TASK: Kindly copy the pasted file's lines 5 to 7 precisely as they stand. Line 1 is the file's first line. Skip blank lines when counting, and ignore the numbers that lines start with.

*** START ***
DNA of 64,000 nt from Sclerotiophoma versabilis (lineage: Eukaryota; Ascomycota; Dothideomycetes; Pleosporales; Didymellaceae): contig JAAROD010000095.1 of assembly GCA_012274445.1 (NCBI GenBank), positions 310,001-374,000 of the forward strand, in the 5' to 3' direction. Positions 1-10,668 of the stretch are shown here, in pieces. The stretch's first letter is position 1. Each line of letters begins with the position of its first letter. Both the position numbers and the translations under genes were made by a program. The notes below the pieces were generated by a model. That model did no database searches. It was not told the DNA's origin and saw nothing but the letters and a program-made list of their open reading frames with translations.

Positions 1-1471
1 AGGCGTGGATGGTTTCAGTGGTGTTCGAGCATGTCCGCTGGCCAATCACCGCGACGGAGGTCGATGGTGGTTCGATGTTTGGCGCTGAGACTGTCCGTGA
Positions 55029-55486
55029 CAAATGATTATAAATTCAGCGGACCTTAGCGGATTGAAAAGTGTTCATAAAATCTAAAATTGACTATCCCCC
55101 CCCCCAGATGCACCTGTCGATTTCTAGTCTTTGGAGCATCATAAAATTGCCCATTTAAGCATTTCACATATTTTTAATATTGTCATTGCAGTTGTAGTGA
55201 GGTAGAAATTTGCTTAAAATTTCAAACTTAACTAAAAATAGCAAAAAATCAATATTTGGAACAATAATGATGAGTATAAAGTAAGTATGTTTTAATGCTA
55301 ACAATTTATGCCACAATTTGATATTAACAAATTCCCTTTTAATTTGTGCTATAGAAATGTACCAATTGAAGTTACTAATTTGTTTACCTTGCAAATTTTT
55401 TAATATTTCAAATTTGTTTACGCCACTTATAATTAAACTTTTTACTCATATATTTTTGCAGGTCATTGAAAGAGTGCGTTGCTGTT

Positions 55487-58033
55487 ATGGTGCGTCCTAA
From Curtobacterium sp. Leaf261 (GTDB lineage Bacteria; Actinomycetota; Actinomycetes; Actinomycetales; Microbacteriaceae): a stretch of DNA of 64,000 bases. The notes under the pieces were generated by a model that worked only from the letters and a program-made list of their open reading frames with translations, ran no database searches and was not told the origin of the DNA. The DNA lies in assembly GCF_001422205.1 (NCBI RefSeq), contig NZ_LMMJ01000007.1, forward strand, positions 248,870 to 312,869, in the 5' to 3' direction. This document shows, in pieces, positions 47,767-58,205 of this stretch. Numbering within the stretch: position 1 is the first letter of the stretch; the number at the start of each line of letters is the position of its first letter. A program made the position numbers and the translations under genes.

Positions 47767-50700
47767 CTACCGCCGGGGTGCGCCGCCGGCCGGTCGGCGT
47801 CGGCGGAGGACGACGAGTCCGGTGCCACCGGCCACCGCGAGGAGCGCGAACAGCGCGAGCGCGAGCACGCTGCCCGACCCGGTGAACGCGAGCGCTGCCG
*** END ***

55029 CAAATGATTATAAATTCAGCGGACCTTAGCGGATTGAAAAGTGTTCATAAAATCTAAAATTGACTATCCCCC
55101 CCCCCAGATGCACCTGTCGATTTCTAGTCTTTGGAGCATCATAAAATTGCCCATTTAAGCATTTCACATATTTTTAATATTGTCATTGCAGTTGTAGTGA
55201 GGTAGAAATTTGCTTAAAATTTCAAACTTAACTAAAAATAGCAAAAAATCAATATTTGGAACAATAATGATGAGTATAAAGTAAGTATGTTTTAATGCTA